The Russian Orthodox Church has broken ties with Orthodoxy's leader. Here's what that's all about.
The Russian Orthodox Church has suspended Eucharistic communion with the Patriarchate of Constantinople. The decision was made at a meeting of the Holy Synod of the Russian Orthodox Church on October 15 in Minsk. The stated reason for the suspension is the “anti-canonical actions of the Constantinople Patriarchate, which opened communication channels to schismatics in Ukraine and thereby encroached on the Russian Orthodox Church’s canonical territory.”
The Constantinople Patriarchate is the “first among equals” among the heads of the several autocephalous churches that make up the Eastern Orthodox Church. The official title of Patriarch Bartholomew is Archbishop of Constantinople and Ecumenical Patriarch. Sergey Chapnin, a church publicist and former executive editor of Moscow Patriarchate Magazine, told Meduza that all local Orthodox churches recognize the primacy of the Constantinople Patriarchate, including his right to overrule decisions by the heads of other local churches and to grant independence to new branches. “The only serious competition and appeals not to recognize Constantinople’s special status come from Moscow,” Chapnin says.
Breaking Eucharistic communion is nearly the last resort in inter-church relations. The split means that Russian Orthodox Church clergy will no longer be able to worship or perform ceremonies together with the the hierarchs and clerics of the Constantinople Patriarchate. Russian Orthodox Christians will no longer be able to take communion or participate in other sacraments at churches within the Constantinople Patriarchate’s jurisdiction. When Eucharistic communion is suspended, the patriarchs from the quarreling churches typically stop mentioning each other in prayer, though the Russian Orthodox Church implemented this measure before the final split: Patriarch Kirill already hasn’t mentioned Patriarch Bartholomew for a month. (Memorial prayer at Russian Orthodox churches has started with Eastern Orthodox Patriarch of Alexandria and all Africa Theodore II.)
The Russian Orthodox Church has drafted a list for tourists of all the churches where they can no longer pray. Moscow Patriarchate spokesman Archpriest Igor Yakimchuk has noted that Constantinople Patriarchate churches are located, in part, in Istanbul, Antalya, Crete, and on Rhodes. Yakimchuk also said that clergy will face disciplinary punishment for failing to observe the new prohibitions, and laypeople will be asked to confess and repent to disobeying the church.
The Russian Orthodox Church says Mount Athos is also now closed to Russian Orthodox Christians from Russia. Patriarch Kirill’s press secretary, priest Alexander Volkov, has pointed out that Mount Athos is in the Constantinople Patriarchate’s jurisdiction “with all the same consequences.” Mount Athos is a self-governing territory within Greece that includes 20 monasteries. The mountain is one of the holiest shrines in Christian Orthodoxy, which many pilgrims, including Christians from Russia, try to reach every year. The region is also a popular place for pilgrimages by Russian politicians, bureaucrats, and business people. Vladimir Putin has also visited twice: once in 2005 and again in 2016.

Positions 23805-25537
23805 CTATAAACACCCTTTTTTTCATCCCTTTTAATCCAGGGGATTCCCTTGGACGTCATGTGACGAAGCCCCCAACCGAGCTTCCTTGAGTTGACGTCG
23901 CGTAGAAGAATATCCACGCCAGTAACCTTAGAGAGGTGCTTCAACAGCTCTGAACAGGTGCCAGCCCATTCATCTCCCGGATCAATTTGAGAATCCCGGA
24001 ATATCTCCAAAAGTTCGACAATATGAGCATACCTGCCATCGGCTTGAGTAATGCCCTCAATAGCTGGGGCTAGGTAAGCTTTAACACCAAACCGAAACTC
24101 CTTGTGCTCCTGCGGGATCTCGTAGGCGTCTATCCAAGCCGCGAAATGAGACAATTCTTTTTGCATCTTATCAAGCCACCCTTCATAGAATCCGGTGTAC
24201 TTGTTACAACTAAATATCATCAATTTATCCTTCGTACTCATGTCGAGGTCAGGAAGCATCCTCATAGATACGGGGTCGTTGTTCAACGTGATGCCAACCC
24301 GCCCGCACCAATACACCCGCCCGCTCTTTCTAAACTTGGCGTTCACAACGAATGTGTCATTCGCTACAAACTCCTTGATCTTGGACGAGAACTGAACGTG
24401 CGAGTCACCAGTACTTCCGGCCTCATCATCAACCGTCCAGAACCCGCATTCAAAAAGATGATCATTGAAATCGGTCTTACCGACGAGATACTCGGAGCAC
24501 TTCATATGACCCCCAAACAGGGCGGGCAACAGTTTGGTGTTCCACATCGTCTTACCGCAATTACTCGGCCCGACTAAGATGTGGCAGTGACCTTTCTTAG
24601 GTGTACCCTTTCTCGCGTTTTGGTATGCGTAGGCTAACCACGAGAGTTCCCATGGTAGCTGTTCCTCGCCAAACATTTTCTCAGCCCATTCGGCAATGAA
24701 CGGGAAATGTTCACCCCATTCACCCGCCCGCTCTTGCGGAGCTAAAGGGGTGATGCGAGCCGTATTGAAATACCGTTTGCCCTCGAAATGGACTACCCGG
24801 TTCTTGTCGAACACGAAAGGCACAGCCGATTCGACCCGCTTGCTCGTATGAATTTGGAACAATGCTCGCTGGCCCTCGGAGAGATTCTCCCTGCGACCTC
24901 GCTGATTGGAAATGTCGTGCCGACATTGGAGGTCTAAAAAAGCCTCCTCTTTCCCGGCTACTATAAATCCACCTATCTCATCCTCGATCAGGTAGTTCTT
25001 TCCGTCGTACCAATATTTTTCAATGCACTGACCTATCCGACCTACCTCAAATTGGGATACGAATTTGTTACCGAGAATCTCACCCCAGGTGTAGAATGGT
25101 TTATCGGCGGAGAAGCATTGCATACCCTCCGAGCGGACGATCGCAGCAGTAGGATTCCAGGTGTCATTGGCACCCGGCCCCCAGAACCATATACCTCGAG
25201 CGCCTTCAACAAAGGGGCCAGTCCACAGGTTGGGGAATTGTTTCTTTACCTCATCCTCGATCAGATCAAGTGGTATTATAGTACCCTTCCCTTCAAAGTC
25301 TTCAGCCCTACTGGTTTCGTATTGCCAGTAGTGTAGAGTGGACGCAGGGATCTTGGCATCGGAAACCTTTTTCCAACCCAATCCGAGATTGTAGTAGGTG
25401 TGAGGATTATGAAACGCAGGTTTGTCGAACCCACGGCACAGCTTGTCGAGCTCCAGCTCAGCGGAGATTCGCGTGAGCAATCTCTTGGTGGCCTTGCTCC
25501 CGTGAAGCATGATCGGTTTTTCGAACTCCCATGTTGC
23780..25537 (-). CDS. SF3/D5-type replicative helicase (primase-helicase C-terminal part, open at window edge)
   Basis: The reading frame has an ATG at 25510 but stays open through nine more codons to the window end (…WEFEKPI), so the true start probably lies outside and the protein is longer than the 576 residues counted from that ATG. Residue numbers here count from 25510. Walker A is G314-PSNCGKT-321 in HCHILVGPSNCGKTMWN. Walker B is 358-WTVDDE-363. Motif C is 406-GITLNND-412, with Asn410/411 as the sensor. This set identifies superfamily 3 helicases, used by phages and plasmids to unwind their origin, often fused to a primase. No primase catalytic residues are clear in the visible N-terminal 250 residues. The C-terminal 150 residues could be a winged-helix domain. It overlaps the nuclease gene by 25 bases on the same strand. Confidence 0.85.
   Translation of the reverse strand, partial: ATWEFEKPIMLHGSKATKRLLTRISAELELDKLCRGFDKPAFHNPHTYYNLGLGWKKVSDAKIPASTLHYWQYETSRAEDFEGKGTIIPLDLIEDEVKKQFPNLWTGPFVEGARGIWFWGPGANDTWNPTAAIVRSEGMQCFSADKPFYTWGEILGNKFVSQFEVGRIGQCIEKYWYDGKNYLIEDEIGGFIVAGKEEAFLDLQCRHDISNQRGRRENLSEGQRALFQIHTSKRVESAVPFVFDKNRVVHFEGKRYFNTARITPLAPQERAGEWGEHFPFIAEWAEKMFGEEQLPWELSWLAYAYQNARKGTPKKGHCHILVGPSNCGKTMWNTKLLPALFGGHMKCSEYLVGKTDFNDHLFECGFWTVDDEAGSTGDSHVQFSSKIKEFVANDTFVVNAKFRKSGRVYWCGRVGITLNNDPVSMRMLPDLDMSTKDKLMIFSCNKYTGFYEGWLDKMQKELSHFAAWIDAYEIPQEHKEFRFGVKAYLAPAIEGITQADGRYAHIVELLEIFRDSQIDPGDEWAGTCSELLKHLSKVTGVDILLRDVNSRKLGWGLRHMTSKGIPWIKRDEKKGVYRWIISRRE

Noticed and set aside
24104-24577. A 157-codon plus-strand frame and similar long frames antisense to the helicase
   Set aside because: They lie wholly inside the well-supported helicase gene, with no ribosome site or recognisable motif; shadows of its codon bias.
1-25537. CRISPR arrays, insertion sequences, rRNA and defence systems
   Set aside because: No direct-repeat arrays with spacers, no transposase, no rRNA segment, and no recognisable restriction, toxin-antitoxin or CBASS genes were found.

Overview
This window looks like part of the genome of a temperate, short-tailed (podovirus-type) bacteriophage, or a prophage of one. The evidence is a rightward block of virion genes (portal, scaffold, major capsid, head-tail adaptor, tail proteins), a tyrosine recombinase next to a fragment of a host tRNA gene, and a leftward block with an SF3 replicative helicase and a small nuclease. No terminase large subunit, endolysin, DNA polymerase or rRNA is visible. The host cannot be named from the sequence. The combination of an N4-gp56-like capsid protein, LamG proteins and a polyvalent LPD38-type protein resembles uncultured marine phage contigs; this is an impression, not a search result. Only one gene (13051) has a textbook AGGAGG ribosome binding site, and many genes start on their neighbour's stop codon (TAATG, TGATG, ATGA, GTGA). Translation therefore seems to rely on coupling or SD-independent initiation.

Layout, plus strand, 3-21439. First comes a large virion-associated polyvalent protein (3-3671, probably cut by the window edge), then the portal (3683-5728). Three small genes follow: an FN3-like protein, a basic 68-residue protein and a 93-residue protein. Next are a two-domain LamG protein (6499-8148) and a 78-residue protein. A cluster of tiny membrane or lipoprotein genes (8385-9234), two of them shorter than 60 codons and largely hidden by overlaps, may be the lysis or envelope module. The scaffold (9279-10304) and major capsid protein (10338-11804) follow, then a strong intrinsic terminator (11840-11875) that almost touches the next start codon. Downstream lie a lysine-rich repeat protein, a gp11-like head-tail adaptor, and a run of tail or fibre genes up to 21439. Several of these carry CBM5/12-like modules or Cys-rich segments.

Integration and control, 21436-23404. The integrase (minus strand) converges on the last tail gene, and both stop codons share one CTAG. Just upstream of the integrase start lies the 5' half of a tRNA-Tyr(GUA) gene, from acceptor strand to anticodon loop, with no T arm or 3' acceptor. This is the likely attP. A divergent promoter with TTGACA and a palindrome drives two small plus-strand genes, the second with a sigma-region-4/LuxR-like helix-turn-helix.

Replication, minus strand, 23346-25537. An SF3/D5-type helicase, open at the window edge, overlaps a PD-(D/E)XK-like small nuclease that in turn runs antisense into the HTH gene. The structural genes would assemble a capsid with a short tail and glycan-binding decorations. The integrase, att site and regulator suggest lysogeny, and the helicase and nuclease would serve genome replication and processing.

The Russian Orthodox Church has won support from the Belarusian Orthodox Church and the Moscow-dependent Ukrainian Orthodox Church. A spokesman for the church said Metropolitan Onufriy (the current head of the Moscow Patriarchate’s Ukrainian Orthodox Church) “participated today in the meeting from start to finish, and — like all members of the Synod — supported its decision,” and its decision to align with the Belarusian Orthodox Church. In response, the Kyiv Patriarchate’s Ukrainian Orthodox Church called the Russian Orthodox Church’s move “self-isolation in retaliation for legal decisions by the world community.”
This isn’t the first time the Russian Orthodox Church has suspended relations with the Constantinople Patriarchate. In February 1999, the same Patriarch Bartholomew serving now announced that the Constantinople Patriarchate was adding the Estonian Orthodox Church to its jurisdiction. Three days later, the Russian Orthodox Church suspended Eucharistic communion with the Constantinople Patriarchate, but ties were reestablished after a few months, when everything was restored. Today there are two Estonian Orthodox churches, one controlled from Constantinople and the other from Moscow.
Moscow's conflict with Constantinople is thanks entirely to Ukraine. The biggest canonical Orthodox church in Ukraine is the Ukrainian Orthodox Church of the Moscow Patriarchate. The other two major Orthodox churches — the Ukrainian Orthodox Church of the Kyiv Patriarchate and the Ukrainian Autocephalous Orthodox Church — are independent, unrecognized by the Constantinople Patriarchate, and non-canonical. After the Maidan Revolution in 2014 and the war in eastern Ukraine, officials in Kyiv started talking more actively about the creation of a new canonical Ukrainian Orthodox Church that would be autocephalous (independent). The Constantinople Patriarchate then agreed to grant autocephaly to the new church, which will be created on the foundation of the Ukrainian Orthodox Church of the Kyiv Patriarchate, the Ukrainian Autocephalous Orthodox Church, and the joined parishes of the Ukrainian Orthodox Church of the Moscow Patriarchate, which categorically opposes this initiative because it doesn’t want to lose its influence in Ukraine.
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